How to Maximize Fertility Consultation With Your Reproductive Endocrinologist

A reproductive endocrinologist is a specialist in managing infertility, recurrent pregnancy loss and other diseases that may interfere with women and men reproductive functions. Reproductive endocrinologists receive further training after residency that enables them to effectively handle problems related to female hormones and achieving pregnancy. Couples of opposite or same sex, single women and single men consult with reproductive endocrinologists for a multitude of reasons. Here, I describe a structured approach for consulting with your reproductive endocrinologist, to realize maximum benefit from consultation, in the shortest period of time International Patients Success Stories.

Before consultation

The first step is answering this question-why are you consulting with a reproductive endocrinologist? People seek advise for the following reasons

1. Infertility-defined as inability to conceive with regular unprotected intercourse for 12 months or earlier if medical history, age or finding indicates earlier evaluation. Its prudent for women 35 years or older to seek consultation after 6 months. Keep track of how many months you were exposed to pregnancy without using any method of contraception. Also keep track of how many months did you use the ovulation predictor kit to time intercourse, especially if you are having intercourse less than 2 to 3 times per week.

2. Couple at risk for infertility due to disease or disease treatment. Women, men and children diagnosed with cancer especially if they require chemotherapy, those diagnosed with lupus or similar diseases and require chemotherapy for treatment, women carrying mutation for BRCA1 or 2 and will undergo risk reducing procedure through removal of the ovaries, to mention few examples.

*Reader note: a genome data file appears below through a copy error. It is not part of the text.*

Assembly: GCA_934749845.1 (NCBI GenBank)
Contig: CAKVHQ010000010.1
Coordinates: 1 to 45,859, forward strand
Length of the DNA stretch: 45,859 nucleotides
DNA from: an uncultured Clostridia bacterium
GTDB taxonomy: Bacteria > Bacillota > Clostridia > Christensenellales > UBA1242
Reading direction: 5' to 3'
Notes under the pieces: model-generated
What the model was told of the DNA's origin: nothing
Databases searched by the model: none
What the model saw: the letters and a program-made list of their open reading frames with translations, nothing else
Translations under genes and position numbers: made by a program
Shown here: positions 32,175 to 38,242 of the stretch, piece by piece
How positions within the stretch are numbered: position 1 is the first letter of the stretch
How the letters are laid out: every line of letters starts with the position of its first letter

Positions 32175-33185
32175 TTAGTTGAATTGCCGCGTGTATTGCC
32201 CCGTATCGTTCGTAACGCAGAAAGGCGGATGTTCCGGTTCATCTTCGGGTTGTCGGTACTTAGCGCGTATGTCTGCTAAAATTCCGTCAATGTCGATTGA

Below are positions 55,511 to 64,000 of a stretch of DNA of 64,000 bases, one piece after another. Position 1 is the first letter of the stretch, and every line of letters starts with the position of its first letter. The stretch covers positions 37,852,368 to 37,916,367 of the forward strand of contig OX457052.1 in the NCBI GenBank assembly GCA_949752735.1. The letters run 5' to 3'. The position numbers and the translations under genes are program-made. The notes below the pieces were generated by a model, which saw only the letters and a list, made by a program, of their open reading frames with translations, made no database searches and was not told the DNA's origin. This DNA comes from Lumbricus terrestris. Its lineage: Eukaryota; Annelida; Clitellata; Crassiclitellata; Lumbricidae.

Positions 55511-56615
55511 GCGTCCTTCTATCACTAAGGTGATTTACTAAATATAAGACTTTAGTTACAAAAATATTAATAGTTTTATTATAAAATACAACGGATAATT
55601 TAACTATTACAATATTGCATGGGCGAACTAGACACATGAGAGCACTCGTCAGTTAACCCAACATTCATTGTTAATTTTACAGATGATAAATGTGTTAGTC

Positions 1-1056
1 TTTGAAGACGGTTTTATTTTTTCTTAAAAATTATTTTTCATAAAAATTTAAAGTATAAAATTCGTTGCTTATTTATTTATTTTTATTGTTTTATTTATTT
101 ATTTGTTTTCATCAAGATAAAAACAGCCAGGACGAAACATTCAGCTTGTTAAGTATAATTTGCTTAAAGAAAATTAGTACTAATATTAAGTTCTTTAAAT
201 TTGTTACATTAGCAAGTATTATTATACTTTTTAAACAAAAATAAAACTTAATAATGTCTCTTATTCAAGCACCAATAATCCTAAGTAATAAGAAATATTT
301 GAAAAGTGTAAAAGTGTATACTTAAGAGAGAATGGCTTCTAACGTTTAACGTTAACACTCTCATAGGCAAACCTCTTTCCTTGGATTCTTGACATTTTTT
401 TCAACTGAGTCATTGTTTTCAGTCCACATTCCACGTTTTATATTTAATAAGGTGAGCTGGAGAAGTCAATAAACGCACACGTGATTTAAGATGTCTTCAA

3. Couple carrying disease mutation with risk for transmission to future children

4. Single women or men or same sex couple interested in third party reproduction-donor egg, donor sperm and/or gestational carrier.

5. Recurrent pregnancy loss-repeated miscarriages after establishment of pregnancy in the first or second trimester.

6. Other indications as fertility extension through egg or embryo freezing, sex selection, reversal of tubal sterilization, thyroid or prolactin disorders, excessive hair, amenorrhea, irregular cycles..

7. Reproductive surgery.

After defining the reason for consultation start collecting your records including prior semen analysis, HSG reports and films, lab tests, ultrasound reports, prior IVF or IUI cycles, genetic counseling or genetic test results, operative reports as hysteroscopy, laparoscopy or tubal sterilization report.

Ask for office forms to be e mailed or sent to you to fill prior to the visit. Medical forms usually include questions about menstrual history, male history, prior medical or surgical interventions and family history. Family history is an important component of the visit and may point to a specific genetic problem. Commonly, the office ask for a form of identification for you and one for your partner in addition to insurance cards. Come with a notepad if you want and write down the main questions you want to ask your physician.